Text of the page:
Jesus’ family had to flee to Egypt for a little while, because Herod wanted to kill him. Then they returned to Nazareth where Joseph and Mary and Jesus lived. Jesus worked in Joseph’s carpenter shop, and on every Lord’s day they found their way into the synagogue.
During part of the synagogue’s service, people were permitted to stand up, read a prophecy, and then expound on it. On the day when the prophecy was read that the Messiah was coming and he would be the Savior of the world, the people listened as Jesus expounded until finally he said, “Today this has been fulfilled in your presence.” In other words, he was saying, “I am the Messiah.” I am the one who has come. I am not only the babe of Bethlehem’s manger, I am the God Man. The people became very angry and tried to kill him. They chased him out and were going to throw him down the cliff. Then Jesus left.
There is a picture of Jesus’ divinity, and it shows our rebellion that is also found in our world today. The true message of Christmas is not just the story of the birth of a baby. It is also the story of the God Man. How many of the millions of people around the world have heard the true message of Christmas and believe it in their heart? I’m afraid that the percentage is very small.
Large crowds fill our churches on Christmas Eve, and many of these people go to church every Sunday. They receive the message and can concretely see what the Lord Jesus has done. They hear what a great prophet he was and learn of his great moral teachings that we enjoy in the Christian faith today. It is a refreshing time to learn that there was one who walked among us as a great example. Bob had not in any way tried to discard that. He could understand the message, and it enlivened his whole understanding of the Christian faith. However, when it came to wrestling with what the scriptures said regarding Christmas, it was another thing.
There are those, then, who know about him, but do not really know him. They wrestle with the biblical message. He does not yet live in their heart as he would like to live. So Christmas is something far less. But oh that day when people begin to understand who Jesus really is. Then Christmas will become a time to sing about adoring him, for the God Man has come to be with us. I pray that you are among that group of people.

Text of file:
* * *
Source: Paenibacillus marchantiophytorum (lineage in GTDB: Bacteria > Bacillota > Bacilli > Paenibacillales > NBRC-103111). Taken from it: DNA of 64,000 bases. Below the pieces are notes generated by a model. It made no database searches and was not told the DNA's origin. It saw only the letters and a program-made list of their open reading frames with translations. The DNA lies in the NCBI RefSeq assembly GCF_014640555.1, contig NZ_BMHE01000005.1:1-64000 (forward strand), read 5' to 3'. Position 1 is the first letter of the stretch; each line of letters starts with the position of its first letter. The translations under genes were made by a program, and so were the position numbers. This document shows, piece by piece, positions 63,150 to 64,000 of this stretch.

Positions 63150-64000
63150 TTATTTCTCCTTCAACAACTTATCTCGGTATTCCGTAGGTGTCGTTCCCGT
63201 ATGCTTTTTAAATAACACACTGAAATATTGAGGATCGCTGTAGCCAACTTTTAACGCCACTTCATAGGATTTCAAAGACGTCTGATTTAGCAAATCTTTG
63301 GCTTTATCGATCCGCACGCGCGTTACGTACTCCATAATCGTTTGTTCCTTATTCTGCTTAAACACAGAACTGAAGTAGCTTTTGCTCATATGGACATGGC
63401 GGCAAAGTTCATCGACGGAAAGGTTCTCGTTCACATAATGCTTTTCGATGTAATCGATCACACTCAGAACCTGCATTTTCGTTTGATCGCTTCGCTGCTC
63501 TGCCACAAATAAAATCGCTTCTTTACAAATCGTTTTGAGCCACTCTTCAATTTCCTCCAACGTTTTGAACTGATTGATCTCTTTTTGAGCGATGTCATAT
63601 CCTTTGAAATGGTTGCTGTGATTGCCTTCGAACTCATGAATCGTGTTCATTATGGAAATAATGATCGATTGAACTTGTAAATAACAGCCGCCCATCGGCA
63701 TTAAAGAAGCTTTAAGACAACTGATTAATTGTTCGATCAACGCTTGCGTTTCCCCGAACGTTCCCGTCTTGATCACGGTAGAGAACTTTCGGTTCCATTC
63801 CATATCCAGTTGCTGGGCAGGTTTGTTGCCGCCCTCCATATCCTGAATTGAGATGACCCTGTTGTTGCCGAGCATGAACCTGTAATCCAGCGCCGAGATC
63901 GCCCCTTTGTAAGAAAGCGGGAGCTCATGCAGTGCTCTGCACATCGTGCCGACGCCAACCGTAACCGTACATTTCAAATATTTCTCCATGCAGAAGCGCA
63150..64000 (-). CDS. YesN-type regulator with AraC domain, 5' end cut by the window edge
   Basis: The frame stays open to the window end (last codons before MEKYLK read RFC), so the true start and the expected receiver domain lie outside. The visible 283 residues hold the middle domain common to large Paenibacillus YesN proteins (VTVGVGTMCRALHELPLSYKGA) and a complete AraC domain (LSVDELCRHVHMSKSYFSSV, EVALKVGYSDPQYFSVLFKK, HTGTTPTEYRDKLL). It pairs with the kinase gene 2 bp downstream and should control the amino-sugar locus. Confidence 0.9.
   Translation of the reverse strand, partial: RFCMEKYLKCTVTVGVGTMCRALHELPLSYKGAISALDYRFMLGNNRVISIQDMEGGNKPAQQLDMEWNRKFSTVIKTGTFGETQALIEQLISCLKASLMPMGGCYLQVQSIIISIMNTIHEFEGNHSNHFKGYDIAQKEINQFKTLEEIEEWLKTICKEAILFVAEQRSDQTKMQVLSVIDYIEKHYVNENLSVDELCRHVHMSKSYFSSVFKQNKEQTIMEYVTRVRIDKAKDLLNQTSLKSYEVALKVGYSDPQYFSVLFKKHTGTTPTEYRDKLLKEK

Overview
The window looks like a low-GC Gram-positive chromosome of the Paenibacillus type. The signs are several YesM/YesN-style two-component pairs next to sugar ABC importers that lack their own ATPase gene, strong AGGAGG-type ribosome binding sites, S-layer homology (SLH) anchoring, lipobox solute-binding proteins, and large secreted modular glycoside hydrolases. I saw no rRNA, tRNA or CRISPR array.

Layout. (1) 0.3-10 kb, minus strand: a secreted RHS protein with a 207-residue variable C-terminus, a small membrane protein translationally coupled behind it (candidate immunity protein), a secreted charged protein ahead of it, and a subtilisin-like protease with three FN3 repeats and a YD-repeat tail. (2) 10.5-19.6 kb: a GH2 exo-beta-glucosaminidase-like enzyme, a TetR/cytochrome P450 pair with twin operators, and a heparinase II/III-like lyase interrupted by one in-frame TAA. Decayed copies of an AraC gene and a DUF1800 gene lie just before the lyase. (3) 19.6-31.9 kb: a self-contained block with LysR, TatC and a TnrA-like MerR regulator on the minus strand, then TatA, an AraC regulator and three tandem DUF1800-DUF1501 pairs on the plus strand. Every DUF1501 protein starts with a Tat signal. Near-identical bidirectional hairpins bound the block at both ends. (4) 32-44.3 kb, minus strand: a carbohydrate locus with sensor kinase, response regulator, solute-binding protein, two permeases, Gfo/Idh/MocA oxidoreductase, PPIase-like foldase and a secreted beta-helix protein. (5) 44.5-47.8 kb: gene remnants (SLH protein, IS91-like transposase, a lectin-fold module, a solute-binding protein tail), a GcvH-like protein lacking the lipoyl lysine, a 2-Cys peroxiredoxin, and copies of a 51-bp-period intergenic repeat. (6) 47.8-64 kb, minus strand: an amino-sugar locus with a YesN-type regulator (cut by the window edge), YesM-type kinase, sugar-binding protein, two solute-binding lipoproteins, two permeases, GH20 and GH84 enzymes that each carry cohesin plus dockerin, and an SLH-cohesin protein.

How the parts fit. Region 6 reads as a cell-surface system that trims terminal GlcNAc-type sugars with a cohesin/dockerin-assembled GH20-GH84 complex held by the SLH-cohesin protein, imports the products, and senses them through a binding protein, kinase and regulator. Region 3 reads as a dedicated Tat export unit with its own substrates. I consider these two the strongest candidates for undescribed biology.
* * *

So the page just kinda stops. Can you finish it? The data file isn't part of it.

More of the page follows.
There are also those who go to Christmas services, but are not wrestling with the message. Perhaps they go just because of tradition and to make their relatives happy. We pray for those people, that they might know the real meaning of Christmas.
But then there are those who have come to the place, like Bob in the story, where they would love to return to the faith of their childhood. Before doubts began to creep into their soul. Listen once again: “In the beginning was the Word, and the Word was with God, and the Word was God.” That is a specific reference to the Lord Jesus Christ.
Skip down to the portion of scripture where it says, “He came to his own.” He came to them with the message: “I am the Christ.” Some threw him out, some led him to a cross, and some did an about-face, thinking it foolishness.
So it is today. People are still wrestling. What a blessed Christmas it could be in your family if one who had been led off, or perhaps has no understanding of the Christmas message, could see that the Lord Jesus wants us and loves us. It would be a Christmas you would never forget, when you could really say, “My great Christmas; my first Christmas. How thankful I am be for you, Lord!”
So our prayer today is that whether you are just again reliving the Savior or are completely out of the faith and want nothing to do with it, think about it again. Man needs a Savior, and that Savior alone is the Christ of Bethlehem’s manger and the Christ of the cross at Calvary.